From 30 million to zero: China creates a malaria-free future
China is celebrating a major health achievement: the country has not recorded a single indigenous case of malaria since August 2016. This is a notable feat in a place where the disease has historically taken a huge toll. In the 1940s, there were an estimated 30 million cases of malaria and 300 000 deaths each year.
“I come from a village where malaria epidemics were common,” recalls Professor Yang Henglin, who is now a senior advisor on malaria at the Yunnan Institute of Parasitic Diseases. “Among my father’s generation, I had 2 older uncles who died probably as a result of severe malaria infection.”
Professor Yang has been involved in malaria control for 45 years. His work directing the malaria elimination strategy in Yunnan Province has helped lead to a dramatic drop in indigenous malaria cases: from 400 000 in 1953 to zero in 2016.
In 1955, China established a National Malaria Control Programme. Communities rallied to improve irrigation, reduce mosquito breeding grounds, use insecticide spraying and sleep under bed nets. Health authorities worked to locate and stop the spread of outbreaks.
Progress was steady. By the end of 1990, the total number of cases nationwide had plummeted to some 117 000, and malaria-related deaths were reduced by 95%.1
With support from the Global Fund to Fight AIDS, Tuberculosis and Malaria, beginning in 2003, China stepped up the training, staffing, laboratory equipment, medicines and mosquito control measures that were needed to quickly find, treat and prevent malaria cases.
Global Fund support totalling over US$ 100 million was disbursed over a 10-year period to help end malaria in 762 counties. In that time, the number of malaria cases fell to fewer than 5000 per year.
Setting the elimination goal
In 2010, China set an ambitious target: to eliminate malaria by 2020. This was a response to the country’s progress in malaria control and to the malaria target of the 2000 Millennium Development Goals, which called for halting and reversing the incidence of the disease by the year 2015.
Through a sweeping agreement, 13 ministries – including those representing health, education, finance, research and science, development, public security, the army, police, commerce, industry and information technology, media and tourism – joined forces to end the risk of malaria nationwide.
“We realized that it was necessary to cooperate with all relevant departments and involve the whole of society in order to achieve the malaria goals,” says He Qinghua, Deputy Director-General of the Bureau of Disease Prevention and Control at China’s National Health Commission.
One feature of China’s way of working is the replication of ministries and departments from the capital through to the provinces, prefectures, counties, townships and villages. If Beijing makes a policy, each level follows.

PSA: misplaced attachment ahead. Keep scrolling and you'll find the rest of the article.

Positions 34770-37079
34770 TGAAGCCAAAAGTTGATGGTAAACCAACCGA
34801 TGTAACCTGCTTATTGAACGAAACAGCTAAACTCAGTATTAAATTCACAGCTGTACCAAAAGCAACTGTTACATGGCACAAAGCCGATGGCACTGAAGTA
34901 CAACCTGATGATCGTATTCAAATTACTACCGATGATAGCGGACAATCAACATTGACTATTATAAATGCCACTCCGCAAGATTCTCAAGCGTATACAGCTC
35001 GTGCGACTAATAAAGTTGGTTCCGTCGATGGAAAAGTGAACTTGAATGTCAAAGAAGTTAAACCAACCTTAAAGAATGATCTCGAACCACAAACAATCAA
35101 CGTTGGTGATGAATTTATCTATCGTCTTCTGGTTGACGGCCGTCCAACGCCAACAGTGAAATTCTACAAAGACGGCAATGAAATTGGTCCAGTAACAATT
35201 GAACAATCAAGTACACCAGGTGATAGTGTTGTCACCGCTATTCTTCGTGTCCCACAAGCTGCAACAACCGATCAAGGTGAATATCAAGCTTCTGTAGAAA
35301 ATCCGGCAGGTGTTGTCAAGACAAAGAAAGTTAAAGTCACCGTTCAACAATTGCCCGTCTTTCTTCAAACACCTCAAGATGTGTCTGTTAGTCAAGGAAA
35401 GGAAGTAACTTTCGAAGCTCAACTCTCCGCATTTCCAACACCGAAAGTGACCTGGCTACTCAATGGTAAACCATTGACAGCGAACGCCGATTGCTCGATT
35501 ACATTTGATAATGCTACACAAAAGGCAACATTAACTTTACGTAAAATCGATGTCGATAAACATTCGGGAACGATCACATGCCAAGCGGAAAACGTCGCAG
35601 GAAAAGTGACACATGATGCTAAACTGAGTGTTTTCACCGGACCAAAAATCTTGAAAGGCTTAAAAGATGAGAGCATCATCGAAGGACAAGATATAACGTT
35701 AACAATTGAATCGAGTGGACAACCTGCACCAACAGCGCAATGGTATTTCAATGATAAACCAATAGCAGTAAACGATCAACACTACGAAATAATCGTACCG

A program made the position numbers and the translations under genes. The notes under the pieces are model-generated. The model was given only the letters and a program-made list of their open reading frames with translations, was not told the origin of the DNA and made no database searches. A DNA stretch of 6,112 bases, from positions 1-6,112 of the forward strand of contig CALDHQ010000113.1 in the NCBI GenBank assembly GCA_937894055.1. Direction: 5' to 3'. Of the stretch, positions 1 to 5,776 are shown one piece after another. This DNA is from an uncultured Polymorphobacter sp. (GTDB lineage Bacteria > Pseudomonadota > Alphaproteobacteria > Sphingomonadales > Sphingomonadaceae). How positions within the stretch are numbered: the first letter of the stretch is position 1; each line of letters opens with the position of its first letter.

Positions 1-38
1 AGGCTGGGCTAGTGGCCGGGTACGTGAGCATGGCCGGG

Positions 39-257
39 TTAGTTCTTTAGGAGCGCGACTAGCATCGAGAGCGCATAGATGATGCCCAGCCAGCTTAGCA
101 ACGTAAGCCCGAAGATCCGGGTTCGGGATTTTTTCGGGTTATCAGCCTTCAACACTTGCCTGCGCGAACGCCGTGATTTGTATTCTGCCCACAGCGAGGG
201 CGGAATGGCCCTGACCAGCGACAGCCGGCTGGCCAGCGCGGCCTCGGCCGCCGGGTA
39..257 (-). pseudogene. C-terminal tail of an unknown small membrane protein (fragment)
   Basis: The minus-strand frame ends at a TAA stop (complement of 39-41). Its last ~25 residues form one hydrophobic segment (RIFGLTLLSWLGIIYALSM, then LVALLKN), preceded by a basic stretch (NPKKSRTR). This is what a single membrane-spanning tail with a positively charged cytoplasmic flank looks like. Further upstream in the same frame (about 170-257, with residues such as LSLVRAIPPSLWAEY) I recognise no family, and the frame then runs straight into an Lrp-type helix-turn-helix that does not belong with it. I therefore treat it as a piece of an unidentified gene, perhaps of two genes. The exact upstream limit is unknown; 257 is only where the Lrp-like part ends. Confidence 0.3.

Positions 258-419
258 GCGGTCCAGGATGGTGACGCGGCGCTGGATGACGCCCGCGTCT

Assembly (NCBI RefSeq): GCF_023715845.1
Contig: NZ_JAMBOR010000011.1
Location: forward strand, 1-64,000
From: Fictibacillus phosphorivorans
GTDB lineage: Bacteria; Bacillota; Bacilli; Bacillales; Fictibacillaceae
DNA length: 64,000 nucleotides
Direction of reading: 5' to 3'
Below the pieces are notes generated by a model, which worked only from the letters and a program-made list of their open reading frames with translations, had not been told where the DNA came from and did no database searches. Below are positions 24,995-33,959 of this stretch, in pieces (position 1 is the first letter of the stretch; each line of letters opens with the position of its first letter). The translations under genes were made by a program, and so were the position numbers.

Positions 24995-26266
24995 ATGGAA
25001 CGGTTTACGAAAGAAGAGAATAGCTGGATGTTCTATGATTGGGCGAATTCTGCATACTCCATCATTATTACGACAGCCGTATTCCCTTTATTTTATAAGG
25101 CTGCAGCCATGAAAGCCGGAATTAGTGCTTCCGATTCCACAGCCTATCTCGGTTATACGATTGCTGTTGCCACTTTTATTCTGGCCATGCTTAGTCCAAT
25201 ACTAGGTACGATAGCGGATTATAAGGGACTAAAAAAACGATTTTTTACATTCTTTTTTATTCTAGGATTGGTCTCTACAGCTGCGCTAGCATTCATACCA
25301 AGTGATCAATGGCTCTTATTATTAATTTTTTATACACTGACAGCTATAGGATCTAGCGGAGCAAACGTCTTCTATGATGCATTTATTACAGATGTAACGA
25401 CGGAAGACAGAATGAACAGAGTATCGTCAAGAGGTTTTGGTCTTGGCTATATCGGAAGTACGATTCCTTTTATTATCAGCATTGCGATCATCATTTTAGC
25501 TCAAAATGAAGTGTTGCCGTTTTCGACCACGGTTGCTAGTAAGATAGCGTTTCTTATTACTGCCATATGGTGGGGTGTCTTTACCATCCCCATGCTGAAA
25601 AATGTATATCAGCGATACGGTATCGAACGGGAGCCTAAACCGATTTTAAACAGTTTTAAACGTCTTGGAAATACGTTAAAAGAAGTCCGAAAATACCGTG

In Meng La County, on the border with the Lao People's Democratic Republic (PDR), it’s easy to find national policies translated into local action. Ms Yi Yue, Deputy Director of the county People’s Congress, explains how local ministries work closely together.
“Every year, we host a working group meeting with the 13 ministries, including the Ministries of Health and Finance, she said. “We discuss what we achieved, the current challenges, and plan strategies for the coming year. In this way, we work efficiently to achieve the goal of malaria elimination.”
In recent years, China has also fully invested in national efforts to stamp out the disease. Since 2014, the country has paid for its entire malaria elimination programme through domestic resources.
“The Government has demonstrated its commitment to malaria elimination by dedicating funding,” says Professor Yang Henglin. “Government commitment, together with the dedication of Chinese malaria experts, and the early support – in particular from the Global Fund – has led to success here.”
Ms Yi also notes that the Meng La County allots some of its own budget to the programme, as do other priority counties.
The “1-3-7” strategy
China has also implemented a highly effective surveillance strategy to find and stop malaria rapidly – before cases spread. Known as “1-3-7,” the strategy includes strict timelines to be followed to the hour.
Within 1 day, any malaria case must be reported. By the end of Day 3, the county Center for Disease Control and Prevention (known as the CDC) will have confirmed and investigated the case and determined if there is a risk of spread.
By the end of Day 7, the county CDC will have taken measures to ensure no further spread, including by testing members of the community where the malaria case was found.
Strategies lead to success
Since 2010, China has classified its 2858 mainland counties according to “types” based on the malaria burden. Each year, the number of “Type 1” and “Type 2” counties – those with malaria transmission in the last 3 years – has steadily declined to zero.
In 2016 there were only 3 indigenous cases of the disease reported nationwide.2 By 2017 and 2018, there were none. And, so far in 2019, the progress holds with zero indigenous cases reported across the country.
Continued success requires continued vigilance. Yunnan Province, which borders 3 malaria-endemic countries: Lao PDR, Myanmar and Viet Nam, will remain vigilant against imported cases of the disease.
Extra teams are trained to respond to any case of malaria using the “1-3-7” approach. The province’s 68 malaria posts are another line of defence; they are equipped with staff and microscopes to rapidly examine blood samples and report cases. China is also offering technical assistance to bordering countries, including Lao PDR and Myanmar, to help reduce malaria transmission.
In order to sustain malaria elimination, all of these measures must continue. “The threat of imported malaria will remain for a long time,” explains Professor Yang. “If we don’t maintain our efforts, it may come back.”